Relative energy deficiency in sport

Date Published: 
Wednesday, January 12, 2022

Dr Megan Ogilvie discusses how to screen for Relative Energy Deficiency in Sport (RED-S), a clinical syndrome comprising low energy availability (LEA) as a result of over-training and a negative calorific balance. She talks about how to investigate and manage these patients that are often overlooked in our community.



  • 00:00 Intro
  • 01:00 The term RED-s
  • 03:59 What is the underlying mechanism underpinning RED-s?
  • 08:07 Does RED-S only affect female athletes?
  • 10:15 Patient screening
  • 16:30 Common clinical features
  • 18:55 physical examination and history
  • 21:33 investigations, what should we order?
  • 30:32 What is the diagnostic criteria?
  • 33:17 The multidisciplinary team
  • 37:49 What is the outcome for these athletes?
  • 40:27 prevention messages in our communities
  • 42:42 Junior athletes
  • 44:47 Para athletes
  • 45:36 Transgender athletes
  • 46:31 Take home messsages


Take-home messages

  • Energy deficiency is an extremely common and often missed diagnosis – don’t exclude just because BMI is normal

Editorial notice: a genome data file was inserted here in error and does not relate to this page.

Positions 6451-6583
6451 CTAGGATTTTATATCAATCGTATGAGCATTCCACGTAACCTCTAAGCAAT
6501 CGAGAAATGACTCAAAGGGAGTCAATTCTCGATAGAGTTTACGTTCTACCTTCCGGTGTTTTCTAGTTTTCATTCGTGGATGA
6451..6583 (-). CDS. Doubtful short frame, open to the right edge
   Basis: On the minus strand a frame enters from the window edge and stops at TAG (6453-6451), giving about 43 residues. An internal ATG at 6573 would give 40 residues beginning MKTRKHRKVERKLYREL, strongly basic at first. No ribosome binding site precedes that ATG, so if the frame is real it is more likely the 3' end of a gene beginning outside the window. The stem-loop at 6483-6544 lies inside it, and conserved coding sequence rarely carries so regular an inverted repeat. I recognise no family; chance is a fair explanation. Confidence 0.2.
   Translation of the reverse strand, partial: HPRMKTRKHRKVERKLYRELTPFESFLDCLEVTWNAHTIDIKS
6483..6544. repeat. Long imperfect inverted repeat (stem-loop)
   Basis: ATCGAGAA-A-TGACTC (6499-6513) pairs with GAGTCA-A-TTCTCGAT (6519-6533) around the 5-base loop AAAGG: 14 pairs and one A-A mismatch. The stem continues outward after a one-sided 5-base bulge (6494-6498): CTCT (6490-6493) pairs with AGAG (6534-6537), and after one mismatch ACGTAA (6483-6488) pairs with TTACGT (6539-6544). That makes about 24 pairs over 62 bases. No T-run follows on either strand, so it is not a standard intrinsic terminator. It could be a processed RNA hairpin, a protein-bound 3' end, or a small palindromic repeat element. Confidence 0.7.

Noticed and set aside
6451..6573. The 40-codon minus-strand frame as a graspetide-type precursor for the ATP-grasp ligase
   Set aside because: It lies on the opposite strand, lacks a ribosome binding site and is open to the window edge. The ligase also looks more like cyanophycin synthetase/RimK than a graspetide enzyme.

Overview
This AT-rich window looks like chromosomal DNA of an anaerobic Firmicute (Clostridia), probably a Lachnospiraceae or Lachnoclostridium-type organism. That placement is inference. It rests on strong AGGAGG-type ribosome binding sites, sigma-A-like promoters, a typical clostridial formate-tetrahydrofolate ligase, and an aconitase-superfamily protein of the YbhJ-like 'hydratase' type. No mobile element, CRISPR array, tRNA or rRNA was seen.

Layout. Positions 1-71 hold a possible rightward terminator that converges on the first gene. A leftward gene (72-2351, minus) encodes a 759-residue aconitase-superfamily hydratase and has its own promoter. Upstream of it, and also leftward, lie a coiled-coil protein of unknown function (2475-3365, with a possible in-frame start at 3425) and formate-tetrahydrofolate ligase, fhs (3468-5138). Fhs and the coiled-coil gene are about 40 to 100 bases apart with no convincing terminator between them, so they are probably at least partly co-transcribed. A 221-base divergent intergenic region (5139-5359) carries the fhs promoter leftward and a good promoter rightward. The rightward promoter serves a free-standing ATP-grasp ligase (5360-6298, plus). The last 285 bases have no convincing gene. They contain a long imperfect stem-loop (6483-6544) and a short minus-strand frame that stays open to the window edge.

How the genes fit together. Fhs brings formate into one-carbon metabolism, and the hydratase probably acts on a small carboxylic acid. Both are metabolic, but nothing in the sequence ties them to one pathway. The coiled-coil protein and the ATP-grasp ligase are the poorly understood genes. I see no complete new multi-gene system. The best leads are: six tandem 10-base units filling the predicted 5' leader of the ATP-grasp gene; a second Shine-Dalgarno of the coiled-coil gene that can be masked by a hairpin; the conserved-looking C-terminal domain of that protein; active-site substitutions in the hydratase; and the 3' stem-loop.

• These patients need ongoing preferably multidisciplinary support for recovery
  • Aims – liberalising food groups and nutrition, enough nutrition, don’t overdo the exercise and manage the stress and anxiety
  • The medical lead must continue to follow and support as well as co-ordinating care from the others in the multidisciplinary team





Dr Megan Ogilvie

Megan is a general and reproductive endocrinologist with particular interests in energy deficiency in the athlete, menopause, polycystic ovarian syndrome and gonadal dysgenesis.  She works at Fertility Associates and the Auckland District Health Board.  Megan has been part of WHISPA , a High Performance Sport NZ medial advisory board since 2017.  

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This presentation is intended for qualified health practitioners professional development and should not be relied upon for any other purpose. Any opinions offered are those of the presenter or other speaker and do not necessarily represent the views of Goodfellow Unit.